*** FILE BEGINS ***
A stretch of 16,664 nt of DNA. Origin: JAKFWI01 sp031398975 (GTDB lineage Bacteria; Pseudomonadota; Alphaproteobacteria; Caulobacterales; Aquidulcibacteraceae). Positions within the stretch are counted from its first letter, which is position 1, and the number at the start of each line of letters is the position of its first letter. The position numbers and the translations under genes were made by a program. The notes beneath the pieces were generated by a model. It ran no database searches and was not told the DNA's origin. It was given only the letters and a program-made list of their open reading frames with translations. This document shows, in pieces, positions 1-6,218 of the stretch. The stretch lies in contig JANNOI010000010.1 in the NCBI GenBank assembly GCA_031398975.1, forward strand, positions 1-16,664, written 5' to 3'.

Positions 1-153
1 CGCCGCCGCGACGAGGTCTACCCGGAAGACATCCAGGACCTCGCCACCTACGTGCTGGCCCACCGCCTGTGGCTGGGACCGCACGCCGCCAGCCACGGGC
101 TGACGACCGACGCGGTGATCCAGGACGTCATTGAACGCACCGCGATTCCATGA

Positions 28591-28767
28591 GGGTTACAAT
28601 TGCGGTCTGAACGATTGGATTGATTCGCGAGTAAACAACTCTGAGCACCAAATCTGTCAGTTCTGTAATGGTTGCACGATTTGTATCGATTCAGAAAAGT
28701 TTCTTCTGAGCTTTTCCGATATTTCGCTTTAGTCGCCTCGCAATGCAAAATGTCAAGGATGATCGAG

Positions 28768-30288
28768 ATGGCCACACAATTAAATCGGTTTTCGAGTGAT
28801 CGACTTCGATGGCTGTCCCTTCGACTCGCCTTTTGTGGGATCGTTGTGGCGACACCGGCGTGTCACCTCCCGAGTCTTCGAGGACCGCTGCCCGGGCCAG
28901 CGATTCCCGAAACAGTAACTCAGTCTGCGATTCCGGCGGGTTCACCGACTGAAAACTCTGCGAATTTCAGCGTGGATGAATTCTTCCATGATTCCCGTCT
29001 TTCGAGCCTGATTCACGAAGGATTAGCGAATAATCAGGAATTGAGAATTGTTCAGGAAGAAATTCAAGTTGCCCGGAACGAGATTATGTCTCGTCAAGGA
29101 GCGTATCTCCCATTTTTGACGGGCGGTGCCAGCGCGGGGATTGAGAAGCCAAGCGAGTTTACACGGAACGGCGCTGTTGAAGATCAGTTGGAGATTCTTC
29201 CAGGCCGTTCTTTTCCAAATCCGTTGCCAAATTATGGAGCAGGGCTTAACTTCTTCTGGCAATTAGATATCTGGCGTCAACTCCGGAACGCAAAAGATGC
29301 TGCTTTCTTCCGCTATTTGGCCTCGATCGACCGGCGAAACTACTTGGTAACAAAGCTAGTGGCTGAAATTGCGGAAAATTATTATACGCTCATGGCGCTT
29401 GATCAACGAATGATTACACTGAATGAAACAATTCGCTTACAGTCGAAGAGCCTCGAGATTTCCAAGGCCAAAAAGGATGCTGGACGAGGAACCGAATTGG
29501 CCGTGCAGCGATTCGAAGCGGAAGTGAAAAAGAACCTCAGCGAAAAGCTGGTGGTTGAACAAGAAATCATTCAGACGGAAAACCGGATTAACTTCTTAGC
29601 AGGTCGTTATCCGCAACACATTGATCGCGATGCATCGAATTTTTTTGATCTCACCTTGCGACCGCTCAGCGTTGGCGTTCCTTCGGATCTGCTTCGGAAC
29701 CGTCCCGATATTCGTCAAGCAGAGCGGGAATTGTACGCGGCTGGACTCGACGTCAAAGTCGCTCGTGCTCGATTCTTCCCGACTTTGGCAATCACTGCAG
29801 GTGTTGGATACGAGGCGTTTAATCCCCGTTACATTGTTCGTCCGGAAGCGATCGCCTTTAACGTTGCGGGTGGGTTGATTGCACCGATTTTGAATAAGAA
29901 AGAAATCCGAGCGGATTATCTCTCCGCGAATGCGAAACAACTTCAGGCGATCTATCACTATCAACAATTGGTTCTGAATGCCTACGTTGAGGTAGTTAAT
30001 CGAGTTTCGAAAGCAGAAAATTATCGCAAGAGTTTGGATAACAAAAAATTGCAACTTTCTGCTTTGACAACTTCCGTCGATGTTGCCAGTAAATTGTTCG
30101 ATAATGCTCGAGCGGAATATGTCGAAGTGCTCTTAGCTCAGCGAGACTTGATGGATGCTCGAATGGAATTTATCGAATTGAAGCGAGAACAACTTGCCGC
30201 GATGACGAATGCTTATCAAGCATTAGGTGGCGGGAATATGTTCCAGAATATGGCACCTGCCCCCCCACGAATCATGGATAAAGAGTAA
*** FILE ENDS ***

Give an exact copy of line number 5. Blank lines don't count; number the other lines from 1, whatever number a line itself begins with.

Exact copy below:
Positions 28591-28767